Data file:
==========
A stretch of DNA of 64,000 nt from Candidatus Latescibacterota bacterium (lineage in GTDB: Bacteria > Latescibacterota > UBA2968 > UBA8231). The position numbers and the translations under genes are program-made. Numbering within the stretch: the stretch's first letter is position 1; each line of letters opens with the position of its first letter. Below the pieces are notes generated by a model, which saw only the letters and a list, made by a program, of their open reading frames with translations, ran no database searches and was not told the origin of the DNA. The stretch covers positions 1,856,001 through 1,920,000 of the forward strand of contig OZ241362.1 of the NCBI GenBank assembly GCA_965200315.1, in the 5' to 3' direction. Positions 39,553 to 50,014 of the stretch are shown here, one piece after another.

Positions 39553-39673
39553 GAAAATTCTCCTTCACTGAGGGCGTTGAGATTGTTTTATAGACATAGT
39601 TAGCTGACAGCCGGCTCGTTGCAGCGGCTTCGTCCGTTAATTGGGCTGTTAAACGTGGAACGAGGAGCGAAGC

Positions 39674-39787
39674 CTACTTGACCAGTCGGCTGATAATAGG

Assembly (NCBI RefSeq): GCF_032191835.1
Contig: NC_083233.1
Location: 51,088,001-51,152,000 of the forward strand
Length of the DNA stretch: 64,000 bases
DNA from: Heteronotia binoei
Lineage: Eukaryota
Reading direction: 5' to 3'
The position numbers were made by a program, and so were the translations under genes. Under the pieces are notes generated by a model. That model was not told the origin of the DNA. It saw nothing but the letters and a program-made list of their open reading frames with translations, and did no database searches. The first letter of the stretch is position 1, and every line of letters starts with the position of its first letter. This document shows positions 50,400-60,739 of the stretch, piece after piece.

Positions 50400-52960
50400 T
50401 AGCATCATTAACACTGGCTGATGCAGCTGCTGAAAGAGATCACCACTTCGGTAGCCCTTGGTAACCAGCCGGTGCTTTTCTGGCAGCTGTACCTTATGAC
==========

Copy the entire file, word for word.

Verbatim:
A stretch of DNA of 64,000 nt from Candidatus Latescibacterota bacterium (lineage in GTDB: Bacteria > Latescibacterota > UBA2968 > UBA8231). The position numbers and the translations under genes are program-made. Numbering within the stretch: the stretch's first letter is position 1; each line of letters opens with the position of its first letter. Below the pieces are notes generated by a model, which saw only the letters and a list, made by a program, of their open reading frames with translations, ran no database searches and was not told the origin of the DNA. The stretch covers positions 1,856,001 through 1,920,000 of the forward strand of contig OZ241362.1 of the NCBI GenBank assembly GCA_965200315.1, in the 5' to 3' direction. Positions 39,553 to 50,014 of the stretch are shown here, one piece after another.

Positions 39553-39673
39553 GAAAATTCTCCTTCACTGAGGGCGTTGAGATTGTTTTATAGACATAGT
39601 TAGCTGACAGCCGGCTCGTTGCAGCGGCTTCGTCCGTTAATTGGGCTGTTAAACGTGGAACGAGGAGCGAAGC

Positions 39674-39787
39674 CTACTTGACCAGTCGGCTGATAATAGG

Assembly (NCBI RefSeq): GCF_032191835.1
Contig: NC_083233.1
Location: 51,088,001-51,152,000 of the forward strand
Length of the DNA stretch: 64,000 bases
DNA from: Heteronotia binoei
Lineage: Eukaryota
Reading direction: 5' to 3'
The position numbers were made by a program, and so were the translations under genes. Under the pieces are notes generated by a model. That model was not told the origin of the DNA. It saw nothing but the letters and a program-made list of their open reading frames with translations, and did no database searches. The first letter of the stretch is position 1, and every line of letters starts with the position of its first letter. This document shows positions 50,400-60,739 of the stretch, piece after piece.

Positions 50400-52960
50400 T
50401 AGCATCATTAACACTGGCTGATGCAGCTGCTGAAAGAGATCACCACTTCGGTAGCCCTTGGTAACCAGCCGGTGCTTTTCTGGCAGCTGTACCTTATGAC